Who is this guide for
One of the most common questions we get at Board of Innovation is, ‘How can my company generate new revenue?’
Armed with the right knowledge, anyone can unlock new revenue models that have a direct, substantial impact on their organization’s bottom line. It starts with having the right toolkit: this booklet.
This list of revenue model examples will help you identify sustainable new revenue streams. Use it to challenge revenue streams you have already developed, or to come up with alternative money-making tactics.
This toolkit is most effective if:
- You have a new idea and you are wondering how you can make it profitable.
- You’ve already developed your business & revenue model and would like to challenge your current revenue-building strategy.
5 revenue model examples from this guide.
Freemium: the price of free
Segmenting your user base by users that get the service for free and users that pay is called a freemium business model. The paying customers usually have access to superior features.
Over the past decade, freemium – a combination of free and premium – has become the dominant business model among internet startups and smartphone app developers.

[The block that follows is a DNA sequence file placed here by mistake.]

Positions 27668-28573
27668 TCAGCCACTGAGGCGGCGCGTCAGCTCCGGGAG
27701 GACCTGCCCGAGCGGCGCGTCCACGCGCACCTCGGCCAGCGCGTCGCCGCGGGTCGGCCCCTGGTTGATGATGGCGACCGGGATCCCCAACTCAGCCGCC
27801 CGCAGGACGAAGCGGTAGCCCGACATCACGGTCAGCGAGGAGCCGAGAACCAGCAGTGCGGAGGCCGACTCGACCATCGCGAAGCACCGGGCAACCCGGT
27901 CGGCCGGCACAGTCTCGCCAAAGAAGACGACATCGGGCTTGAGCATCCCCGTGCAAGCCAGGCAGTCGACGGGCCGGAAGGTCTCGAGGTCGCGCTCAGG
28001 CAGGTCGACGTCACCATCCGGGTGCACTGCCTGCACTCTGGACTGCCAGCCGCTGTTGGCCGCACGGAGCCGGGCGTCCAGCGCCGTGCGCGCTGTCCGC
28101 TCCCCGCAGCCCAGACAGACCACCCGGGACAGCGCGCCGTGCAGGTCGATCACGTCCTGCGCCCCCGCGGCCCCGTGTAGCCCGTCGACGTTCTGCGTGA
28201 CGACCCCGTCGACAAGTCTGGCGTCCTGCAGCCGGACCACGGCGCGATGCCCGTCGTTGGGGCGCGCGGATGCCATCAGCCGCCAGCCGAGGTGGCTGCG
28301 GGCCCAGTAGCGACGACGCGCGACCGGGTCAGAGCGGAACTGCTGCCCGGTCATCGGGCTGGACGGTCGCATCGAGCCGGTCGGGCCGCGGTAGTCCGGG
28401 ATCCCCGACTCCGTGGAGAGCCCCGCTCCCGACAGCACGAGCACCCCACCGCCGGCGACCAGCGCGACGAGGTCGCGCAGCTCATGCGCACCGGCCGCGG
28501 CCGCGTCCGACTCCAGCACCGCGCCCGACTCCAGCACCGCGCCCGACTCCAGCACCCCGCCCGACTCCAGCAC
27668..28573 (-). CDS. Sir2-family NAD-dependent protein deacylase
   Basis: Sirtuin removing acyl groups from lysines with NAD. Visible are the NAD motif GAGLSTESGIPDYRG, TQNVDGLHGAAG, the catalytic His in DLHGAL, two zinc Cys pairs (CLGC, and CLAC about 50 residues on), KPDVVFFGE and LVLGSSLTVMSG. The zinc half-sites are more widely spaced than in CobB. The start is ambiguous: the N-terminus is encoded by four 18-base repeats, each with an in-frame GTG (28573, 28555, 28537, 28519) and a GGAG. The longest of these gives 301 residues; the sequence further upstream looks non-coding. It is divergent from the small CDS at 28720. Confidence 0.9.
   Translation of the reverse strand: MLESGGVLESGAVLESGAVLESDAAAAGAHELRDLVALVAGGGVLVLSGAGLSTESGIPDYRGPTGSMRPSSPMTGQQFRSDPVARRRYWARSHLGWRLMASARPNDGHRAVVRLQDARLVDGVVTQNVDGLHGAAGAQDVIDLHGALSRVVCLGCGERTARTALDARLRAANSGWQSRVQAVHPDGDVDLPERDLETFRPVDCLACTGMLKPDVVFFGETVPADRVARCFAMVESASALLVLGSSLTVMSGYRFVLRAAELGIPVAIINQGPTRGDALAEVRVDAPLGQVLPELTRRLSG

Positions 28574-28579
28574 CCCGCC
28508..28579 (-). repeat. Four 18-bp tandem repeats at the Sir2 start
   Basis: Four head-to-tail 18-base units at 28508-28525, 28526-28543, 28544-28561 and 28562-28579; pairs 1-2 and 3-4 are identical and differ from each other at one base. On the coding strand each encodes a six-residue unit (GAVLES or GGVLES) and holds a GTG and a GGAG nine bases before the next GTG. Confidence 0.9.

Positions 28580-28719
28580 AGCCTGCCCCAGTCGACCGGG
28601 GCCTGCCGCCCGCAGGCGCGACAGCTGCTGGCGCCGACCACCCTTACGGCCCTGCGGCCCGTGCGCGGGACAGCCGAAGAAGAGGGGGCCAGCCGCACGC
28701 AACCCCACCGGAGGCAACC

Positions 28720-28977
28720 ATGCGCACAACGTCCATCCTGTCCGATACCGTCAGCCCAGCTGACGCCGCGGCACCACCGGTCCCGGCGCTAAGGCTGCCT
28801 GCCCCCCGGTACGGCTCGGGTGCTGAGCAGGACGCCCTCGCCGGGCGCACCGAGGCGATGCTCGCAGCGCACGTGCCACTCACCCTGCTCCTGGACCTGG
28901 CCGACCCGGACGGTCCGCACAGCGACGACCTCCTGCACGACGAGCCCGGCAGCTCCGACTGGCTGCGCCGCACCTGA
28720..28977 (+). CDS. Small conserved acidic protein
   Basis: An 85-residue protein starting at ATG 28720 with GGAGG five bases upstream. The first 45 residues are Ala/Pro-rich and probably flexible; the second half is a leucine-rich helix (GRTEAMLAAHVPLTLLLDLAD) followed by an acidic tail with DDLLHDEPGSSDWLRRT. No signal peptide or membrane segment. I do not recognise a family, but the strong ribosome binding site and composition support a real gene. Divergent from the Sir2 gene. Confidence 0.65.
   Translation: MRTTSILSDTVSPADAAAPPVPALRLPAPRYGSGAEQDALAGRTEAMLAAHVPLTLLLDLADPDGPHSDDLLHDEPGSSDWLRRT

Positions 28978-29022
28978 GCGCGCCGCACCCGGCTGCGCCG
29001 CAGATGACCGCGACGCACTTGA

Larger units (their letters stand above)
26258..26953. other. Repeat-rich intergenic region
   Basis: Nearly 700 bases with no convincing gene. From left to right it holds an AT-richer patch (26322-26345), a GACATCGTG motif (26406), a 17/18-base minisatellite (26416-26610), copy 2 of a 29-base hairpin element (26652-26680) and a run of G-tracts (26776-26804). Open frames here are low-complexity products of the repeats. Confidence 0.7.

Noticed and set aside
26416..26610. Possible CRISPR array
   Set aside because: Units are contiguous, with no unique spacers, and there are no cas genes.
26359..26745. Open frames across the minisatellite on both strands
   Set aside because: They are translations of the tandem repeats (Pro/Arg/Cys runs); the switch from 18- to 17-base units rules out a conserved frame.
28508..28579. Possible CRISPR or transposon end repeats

Exclusivity to attract the crowd
Having something with a certain exclusivity to it can be valuable. Exclusivity has always been like that, and will always be like that. The more people have access to the product, the harder it gets to use this as a value perceiver.
Satisfied employees lead to satisfied customers
Employees can be seen as internal clients of the company. Keeping them happy is as important as selling good products/services to external customers. The better you treat them, the better off your clients’ businesses will be.
Transparency is the new mystery
Open communication and transparency are key trends in business. The more leaders can share with their employees, clients, shareholders and partners, without unveiling ‘real’ company secrets, the more trust they receive.
Boost sales with subscription-based shopping
A subscription is a service you sell in a certain timeframe. The service can vary: receiving a newspaper every day, using a cloud service (software), being able to call car assistance when needed, etc.
More and more business are turning to subscription-based offerings. Think of all the monthly news, sock, lens, razor blade, and delivery services you see popping up, for instance.